Flow regimes in gas-liquid flows

When a gas and a liquid are forced to flow together inside a pipe, there are at least 7 different geometrical configurations, or flow regimes, that are observed to occur. The regime depends on the fluid properties, the size of the conduit and the flow rates of each of the phases. The flow regime can also depend on the configuration of the inlet; the flow regime may take some distance to develop and it can change with distance as (perhaps) the pressure, which affects the gas density, changes. For fixed fluid properties and conduit, the flow rates are the independent variables that when adjusted will often lead to changes in the flow regime.

Here are three regimes for air-water flow in a 1.27 cm in pipe.

These videos are from "Two Phase Flow Regimes in Reduced Gravity", NASA Lewis Research Center Motion Picture Directory 1704.

By J. B. McQuillen, R. Vernon and A. E. Dukler.

The video was taken at 400 fps and the projection is at 29.97 fps.

Bubbly flow

Superficial gas velocity = .16 m/s, Superficial liquid velocity = .90 m/s.

In this example of bubbly flow, the liquid flow rate is high enough to break up the gas into bubbles, but it is not high enough to cause the bubbles to become mixed well within the liquid phase. If the pipe were oriented vertically, the phase orientation would be symmetric, but there would likely be "slip" between the phases and the gas would not move at the same speed as the liquid.

Annular flow

Superficial gas velocity = 7.4 m/s, Superficial liquid velocity = .08 m/s.

In annular flow, the liquid coats the walls. However, because of gravity, the liquid distribution is not symmetric with much more liquid on the bottom of the pipe than the top. The velocity of the gas is large enough to cause waves to form in the liquid and also to atomize some liquid. The maximum possible wave amplitudes scale, for liquid layers that are not too thin, as roughly the liquid thickness.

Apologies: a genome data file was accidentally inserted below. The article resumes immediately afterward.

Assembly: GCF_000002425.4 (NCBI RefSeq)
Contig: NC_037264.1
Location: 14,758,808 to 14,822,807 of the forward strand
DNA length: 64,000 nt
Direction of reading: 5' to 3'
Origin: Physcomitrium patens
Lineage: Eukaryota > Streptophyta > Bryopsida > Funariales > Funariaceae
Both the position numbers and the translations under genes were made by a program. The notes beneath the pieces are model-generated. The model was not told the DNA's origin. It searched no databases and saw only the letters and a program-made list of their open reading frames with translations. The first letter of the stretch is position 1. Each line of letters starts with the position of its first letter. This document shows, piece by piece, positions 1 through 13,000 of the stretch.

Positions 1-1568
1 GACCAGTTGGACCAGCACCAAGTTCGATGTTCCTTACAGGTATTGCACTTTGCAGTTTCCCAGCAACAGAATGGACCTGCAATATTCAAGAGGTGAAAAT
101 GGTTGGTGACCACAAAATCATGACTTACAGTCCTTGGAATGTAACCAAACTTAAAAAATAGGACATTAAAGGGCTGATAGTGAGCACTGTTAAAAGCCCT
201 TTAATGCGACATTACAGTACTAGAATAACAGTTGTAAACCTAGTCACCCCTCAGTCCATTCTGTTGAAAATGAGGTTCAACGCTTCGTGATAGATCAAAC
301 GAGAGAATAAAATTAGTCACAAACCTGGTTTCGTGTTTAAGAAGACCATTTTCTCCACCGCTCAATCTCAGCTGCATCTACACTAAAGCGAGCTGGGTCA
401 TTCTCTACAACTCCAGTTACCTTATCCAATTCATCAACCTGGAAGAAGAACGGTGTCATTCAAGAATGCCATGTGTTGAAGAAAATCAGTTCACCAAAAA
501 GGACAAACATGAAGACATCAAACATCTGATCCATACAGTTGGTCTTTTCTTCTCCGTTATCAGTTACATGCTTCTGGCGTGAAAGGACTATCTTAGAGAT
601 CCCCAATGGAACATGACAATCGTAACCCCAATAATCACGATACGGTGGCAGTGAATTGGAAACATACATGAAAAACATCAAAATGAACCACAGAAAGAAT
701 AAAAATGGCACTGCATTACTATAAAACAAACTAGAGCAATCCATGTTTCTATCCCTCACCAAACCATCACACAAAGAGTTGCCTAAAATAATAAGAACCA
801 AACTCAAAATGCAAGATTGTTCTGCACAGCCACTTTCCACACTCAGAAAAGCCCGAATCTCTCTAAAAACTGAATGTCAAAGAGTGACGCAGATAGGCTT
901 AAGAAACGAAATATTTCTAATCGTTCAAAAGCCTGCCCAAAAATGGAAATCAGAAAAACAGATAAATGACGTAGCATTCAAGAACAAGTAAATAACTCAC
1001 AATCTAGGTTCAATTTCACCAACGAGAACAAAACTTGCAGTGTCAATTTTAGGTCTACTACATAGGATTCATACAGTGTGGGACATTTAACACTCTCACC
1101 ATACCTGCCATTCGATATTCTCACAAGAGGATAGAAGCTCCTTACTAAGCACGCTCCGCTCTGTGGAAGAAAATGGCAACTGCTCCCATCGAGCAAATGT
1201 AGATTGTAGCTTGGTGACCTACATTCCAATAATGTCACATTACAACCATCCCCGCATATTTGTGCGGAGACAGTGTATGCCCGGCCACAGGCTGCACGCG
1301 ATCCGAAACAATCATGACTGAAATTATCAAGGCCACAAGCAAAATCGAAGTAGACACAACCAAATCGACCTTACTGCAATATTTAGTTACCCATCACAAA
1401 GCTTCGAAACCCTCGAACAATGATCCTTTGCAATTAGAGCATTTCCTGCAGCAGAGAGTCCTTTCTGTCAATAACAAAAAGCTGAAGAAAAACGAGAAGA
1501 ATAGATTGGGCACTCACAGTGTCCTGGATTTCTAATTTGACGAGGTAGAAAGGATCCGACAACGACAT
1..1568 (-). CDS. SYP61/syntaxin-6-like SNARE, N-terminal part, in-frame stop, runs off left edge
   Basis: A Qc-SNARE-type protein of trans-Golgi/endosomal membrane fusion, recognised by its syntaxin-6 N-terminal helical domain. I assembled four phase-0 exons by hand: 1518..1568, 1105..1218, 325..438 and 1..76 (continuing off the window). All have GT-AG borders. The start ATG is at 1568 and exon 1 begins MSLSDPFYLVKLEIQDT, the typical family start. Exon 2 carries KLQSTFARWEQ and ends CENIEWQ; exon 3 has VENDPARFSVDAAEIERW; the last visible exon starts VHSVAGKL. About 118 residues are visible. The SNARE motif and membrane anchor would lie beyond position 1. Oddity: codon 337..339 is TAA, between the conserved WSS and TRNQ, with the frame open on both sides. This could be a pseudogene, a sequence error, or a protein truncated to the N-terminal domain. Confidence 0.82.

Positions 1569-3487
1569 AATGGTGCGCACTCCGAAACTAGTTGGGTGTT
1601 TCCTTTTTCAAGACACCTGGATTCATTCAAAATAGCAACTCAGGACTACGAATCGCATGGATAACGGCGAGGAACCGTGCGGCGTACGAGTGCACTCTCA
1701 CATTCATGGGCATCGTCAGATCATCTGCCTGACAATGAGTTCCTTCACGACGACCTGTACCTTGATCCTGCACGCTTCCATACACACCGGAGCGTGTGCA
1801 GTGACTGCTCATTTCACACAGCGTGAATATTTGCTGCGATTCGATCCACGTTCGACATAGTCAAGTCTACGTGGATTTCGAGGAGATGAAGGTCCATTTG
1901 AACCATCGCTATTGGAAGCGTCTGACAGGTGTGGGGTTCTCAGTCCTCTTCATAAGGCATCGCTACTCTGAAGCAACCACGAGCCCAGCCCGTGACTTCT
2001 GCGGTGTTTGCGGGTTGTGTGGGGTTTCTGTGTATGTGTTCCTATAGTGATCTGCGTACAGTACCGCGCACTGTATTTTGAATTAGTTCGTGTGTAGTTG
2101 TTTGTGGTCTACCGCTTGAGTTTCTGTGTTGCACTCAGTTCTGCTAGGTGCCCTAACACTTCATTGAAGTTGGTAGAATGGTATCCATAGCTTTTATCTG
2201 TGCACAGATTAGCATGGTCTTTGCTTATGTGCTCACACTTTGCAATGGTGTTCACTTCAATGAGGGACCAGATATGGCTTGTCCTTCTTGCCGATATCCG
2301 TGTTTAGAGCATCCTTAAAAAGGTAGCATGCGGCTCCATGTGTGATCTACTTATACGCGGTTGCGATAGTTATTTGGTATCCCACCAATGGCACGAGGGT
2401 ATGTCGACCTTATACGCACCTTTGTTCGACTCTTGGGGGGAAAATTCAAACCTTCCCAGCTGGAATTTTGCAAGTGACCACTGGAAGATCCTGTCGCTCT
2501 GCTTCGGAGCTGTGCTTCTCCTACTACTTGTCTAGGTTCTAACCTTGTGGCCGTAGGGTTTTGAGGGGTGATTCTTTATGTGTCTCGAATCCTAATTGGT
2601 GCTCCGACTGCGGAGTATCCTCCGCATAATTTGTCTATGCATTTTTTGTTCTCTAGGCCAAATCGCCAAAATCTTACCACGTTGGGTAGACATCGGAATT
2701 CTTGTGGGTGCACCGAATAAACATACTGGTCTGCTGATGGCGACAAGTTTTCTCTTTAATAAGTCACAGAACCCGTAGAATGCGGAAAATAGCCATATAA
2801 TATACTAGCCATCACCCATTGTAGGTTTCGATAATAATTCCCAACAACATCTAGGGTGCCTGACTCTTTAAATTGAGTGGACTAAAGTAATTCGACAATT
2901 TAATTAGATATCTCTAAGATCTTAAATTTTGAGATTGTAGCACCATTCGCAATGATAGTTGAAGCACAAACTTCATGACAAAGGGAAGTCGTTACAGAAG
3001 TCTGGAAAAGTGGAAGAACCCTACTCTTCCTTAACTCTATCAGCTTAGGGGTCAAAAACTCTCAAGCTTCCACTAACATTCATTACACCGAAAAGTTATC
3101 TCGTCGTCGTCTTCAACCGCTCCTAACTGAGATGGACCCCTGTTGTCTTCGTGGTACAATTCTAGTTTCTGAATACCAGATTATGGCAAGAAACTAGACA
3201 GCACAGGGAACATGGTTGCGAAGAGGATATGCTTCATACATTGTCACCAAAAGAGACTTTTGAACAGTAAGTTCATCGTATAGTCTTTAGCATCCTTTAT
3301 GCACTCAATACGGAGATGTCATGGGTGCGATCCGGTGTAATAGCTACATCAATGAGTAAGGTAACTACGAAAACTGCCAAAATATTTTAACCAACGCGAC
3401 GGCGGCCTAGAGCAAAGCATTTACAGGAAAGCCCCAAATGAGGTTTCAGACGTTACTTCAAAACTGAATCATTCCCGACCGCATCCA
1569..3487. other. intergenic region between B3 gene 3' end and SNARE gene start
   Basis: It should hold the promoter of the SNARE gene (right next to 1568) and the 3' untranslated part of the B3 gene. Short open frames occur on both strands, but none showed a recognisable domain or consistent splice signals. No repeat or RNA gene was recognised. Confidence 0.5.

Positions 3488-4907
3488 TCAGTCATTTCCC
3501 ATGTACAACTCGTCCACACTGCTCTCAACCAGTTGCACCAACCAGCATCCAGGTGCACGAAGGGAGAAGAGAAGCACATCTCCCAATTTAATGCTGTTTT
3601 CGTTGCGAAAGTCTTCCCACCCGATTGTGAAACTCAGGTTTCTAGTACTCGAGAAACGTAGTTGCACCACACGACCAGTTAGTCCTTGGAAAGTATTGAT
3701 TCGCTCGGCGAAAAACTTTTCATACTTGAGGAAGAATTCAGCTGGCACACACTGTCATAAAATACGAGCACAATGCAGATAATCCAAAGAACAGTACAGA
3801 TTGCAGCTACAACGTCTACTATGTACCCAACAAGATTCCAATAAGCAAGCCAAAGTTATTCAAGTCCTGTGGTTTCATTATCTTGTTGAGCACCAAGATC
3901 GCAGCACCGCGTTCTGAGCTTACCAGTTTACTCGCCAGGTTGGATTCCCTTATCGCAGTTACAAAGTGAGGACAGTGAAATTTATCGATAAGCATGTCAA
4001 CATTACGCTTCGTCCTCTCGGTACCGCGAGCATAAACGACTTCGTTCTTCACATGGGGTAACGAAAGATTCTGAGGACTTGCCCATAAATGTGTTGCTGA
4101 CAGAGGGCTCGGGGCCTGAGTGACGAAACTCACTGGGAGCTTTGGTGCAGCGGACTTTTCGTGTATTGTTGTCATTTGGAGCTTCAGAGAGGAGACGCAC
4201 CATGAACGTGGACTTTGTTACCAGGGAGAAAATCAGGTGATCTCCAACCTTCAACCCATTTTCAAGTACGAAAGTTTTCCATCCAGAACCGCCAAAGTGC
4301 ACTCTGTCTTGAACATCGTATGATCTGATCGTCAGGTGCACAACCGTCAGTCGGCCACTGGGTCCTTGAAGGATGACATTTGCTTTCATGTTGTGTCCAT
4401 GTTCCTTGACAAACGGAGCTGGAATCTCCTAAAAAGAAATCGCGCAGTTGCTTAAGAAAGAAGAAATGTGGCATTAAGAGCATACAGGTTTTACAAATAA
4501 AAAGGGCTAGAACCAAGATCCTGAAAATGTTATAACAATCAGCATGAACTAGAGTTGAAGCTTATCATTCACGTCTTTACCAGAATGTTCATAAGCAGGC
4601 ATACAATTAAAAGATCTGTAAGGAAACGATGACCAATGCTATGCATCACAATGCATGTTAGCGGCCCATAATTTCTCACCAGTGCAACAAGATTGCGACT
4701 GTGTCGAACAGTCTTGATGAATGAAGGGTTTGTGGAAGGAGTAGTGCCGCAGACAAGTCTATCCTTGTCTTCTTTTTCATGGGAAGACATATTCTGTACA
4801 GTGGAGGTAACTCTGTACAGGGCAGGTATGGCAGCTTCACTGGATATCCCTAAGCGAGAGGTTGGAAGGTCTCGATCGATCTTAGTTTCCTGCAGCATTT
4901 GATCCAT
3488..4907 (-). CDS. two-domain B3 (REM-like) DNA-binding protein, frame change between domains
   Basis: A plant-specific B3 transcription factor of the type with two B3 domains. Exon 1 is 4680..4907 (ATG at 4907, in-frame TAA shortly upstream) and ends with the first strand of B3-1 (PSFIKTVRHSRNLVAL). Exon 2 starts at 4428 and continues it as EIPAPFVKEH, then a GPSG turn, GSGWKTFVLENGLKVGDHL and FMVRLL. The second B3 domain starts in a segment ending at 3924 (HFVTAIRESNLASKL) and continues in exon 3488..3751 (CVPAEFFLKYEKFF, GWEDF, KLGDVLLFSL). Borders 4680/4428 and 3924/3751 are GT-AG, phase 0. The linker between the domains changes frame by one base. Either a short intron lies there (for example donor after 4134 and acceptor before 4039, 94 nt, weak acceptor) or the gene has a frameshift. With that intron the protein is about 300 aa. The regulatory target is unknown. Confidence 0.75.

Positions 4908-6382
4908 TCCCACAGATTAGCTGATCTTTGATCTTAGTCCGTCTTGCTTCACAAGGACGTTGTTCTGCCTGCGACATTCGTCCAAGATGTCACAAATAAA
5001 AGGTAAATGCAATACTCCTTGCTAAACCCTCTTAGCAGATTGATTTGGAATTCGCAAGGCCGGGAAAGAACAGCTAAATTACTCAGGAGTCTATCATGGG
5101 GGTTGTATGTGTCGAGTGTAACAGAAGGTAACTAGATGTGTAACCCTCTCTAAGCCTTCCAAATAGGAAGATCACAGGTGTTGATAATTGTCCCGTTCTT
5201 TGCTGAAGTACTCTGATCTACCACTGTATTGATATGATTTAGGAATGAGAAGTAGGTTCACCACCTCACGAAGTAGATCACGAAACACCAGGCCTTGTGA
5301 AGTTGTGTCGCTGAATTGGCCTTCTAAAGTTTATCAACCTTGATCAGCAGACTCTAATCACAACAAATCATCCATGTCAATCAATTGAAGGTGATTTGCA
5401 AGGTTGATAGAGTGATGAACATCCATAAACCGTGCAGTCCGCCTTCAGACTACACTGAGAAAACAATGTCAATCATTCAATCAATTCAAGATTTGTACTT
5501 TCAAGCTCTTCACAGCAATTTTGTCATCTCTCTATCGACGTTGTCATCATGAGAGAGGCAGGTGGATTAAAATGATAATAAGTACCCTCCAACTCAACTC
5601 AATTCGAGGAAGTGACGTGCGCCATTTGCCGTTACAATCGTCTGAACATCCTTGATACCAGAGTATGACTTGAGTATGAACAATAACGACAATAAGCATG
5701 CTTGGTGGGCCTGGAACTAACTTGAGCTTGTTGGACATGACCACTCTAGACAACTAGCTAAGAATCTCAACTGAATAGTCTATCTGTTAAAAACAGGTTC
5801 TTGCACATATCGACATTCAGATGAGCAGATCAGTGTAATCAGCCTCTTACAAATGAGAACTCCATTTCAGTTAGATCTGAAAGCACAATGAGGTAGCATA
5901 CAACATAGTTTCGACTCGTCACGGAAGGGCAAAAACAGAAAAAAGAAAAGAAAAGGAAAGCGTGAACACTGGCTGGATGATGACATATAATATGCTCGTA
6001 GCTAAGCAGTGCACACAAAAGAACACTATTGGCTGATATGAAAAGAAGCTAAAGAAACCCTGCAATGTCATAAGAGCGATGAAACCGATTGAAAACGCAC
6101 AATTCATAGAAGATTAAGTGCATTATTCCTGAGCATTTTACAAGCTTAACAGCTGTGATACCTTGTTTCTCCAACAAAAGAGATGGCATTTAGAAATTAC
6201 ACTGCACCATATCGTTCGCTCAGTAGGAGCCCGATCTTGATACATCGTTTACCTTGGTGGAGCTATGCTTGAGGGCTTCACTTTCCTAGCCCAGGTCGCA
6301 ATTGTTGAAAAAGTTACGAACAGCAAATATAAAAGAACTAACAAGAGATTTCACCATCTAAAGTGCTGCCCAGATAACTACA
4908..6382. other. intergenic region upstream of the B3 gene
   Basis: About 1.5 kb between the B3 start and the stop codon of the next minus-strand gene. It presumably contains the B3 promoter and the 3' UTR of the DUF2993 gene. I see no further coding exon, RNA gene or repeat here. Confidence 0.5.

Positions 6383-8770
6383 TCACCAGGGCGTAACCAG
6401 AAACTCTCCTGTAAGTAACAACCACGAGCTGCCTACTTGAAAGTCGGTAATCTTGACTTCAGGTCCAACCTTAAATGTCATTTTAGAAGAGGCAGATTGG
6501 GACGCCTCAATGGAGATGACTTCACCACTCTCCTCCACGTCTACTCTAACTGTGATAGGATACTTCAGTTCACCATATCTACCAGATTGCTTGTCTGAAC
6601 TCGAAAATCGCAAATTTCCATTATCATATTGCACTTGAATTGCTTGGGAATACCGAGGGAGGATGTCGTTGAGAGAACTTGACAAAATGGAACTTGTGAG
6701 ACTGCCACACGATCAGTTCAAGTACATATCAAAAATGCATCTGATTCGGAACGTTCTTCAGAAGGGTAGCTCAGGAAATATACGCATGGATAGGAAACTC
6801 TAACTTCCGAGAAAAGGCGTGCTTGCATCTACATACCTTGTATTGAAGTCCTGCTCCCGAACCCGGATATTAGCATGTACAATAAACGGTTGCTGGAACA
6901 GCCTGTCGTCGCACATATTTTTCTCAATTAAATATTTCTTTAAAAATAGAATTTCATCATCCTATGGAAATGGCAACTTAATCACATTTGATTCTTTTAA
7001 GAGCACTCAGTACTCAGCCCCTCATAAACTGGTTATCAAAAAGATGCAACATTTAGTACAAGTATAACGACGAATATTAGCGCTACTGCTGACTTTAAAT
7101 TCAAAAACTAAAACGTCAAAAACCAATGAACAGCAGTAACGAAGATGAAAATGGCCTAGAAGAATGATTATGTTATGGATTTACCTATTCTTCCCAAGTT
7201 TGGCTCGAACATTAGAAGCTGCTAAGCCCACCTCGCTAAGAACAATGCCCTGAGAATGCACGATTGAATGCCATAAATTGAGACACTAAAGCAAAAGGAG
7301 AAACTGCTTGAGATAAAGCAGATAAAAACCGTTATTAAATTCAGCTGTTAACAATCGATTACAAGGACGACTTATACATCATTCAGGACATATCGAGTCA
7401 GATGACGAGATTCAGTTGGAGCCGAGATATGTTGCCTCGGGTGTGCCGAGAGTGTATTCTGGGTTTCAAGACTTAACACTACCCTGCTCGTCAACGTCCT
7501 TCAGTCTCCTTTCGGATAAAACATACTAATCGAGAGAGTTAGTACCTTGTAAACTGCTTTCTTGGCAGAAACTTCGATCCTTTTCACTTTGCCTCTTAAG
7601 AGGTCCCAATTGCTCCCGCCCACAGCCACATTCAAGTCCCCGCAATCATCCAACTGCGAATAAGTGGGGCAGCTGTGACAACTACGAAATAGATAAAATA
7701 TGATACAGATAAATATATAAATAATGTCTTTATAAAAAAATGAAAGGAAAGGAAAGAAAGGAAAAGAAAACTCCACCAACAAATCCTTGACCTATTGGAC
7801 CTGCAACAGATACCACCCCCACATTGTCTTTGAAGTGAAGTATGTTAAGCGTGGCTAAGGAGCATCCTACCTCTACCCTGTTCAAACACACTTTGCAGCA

Slug flow

Superficial gas velocity = .17 m/s, Superficial liquid velocity = .08 m/s.

The slug regime, is characterized by the presence of liquid rich slugs that span the entire channel or pipe diameter. These travel at a speed that is a substantial fraction of the gas velocity and occur intermittently. They cause large pressure and liquid flow rate fluctuations. The movie shows the approach of one slug. It looks like a large flow surge, or a large wave. Other movies of slugs would show much more gas entrainment or that the liquid slug clearly touches the top of the pipe. The length to diameter ratio of slugs varies greatly with flow rates, pipe diameter and fluid properties. If the diameter is very large, the Froude number, g d/U^2 can always be large and slug flow, where the entire diameter is bridged, will not form. Instead roll waves, which are breaking traveling waves, will be seen. Liquid may or may not coat the entire pipe because there will be substantial atomization.

Here are the same flow rates if gravity is reduced to an insignificant level.

Bubbly flow

Superficial gas velocity = .13 m/s, Superficial liquid velocity = .89 m/s.

In this example of bubbly flow, there is no gravity so that there is no buoyancy force on the gas bubbles. Thus they mix freely within the liquid.

Annular flow

Superficial gas velocity = 8.1 m/s, Superficial liquid velocity = .08 m/s.

Now that gravity is removed, the liquid distribution is uniform around the pipe. Large disturbance waves still occur but they are seen as "ring - like" disturbances. The absence of gravity also increases the amplitude to film depth ratio of traveling waves because there is no liquid drainage from the wave caused by gravity.

Slug Flow

Superficial gas velocity = .16 m/s, Superficial liquid velocity = .08 m/s.

In the absence of gravity, the liquid distribution is uniform and the slugs are now liquid "trapped" between traveling "Taylor Bubbles". This flow will not experience large pressure fluctuations and the flow rate fluctuations occur only on the size of the bubbles. This is close to the idealized slug regime that is considered in the calculations below.

The calculations in the notebook given below show directly that for the easily calculable case of laminar flow, the flow regime greatly influences the pressure - drop flow rate relation. Thus, if design or operation of a device requires accurate knowledge of flow rate and pressure drop, there is a need to know the flow regime. The rates of heat and mass transfer are also often important in process equipment and the movies suggest that these will also depend significantly on the flow regime!

In the mathematica notebook, Effect of flow regime on pressure drop, we will see that the geometric configuration of the phases can greatly affect the pressure drop. Also, consider how heat transfer to the pipe would be affected if the pipe were being heated by flames.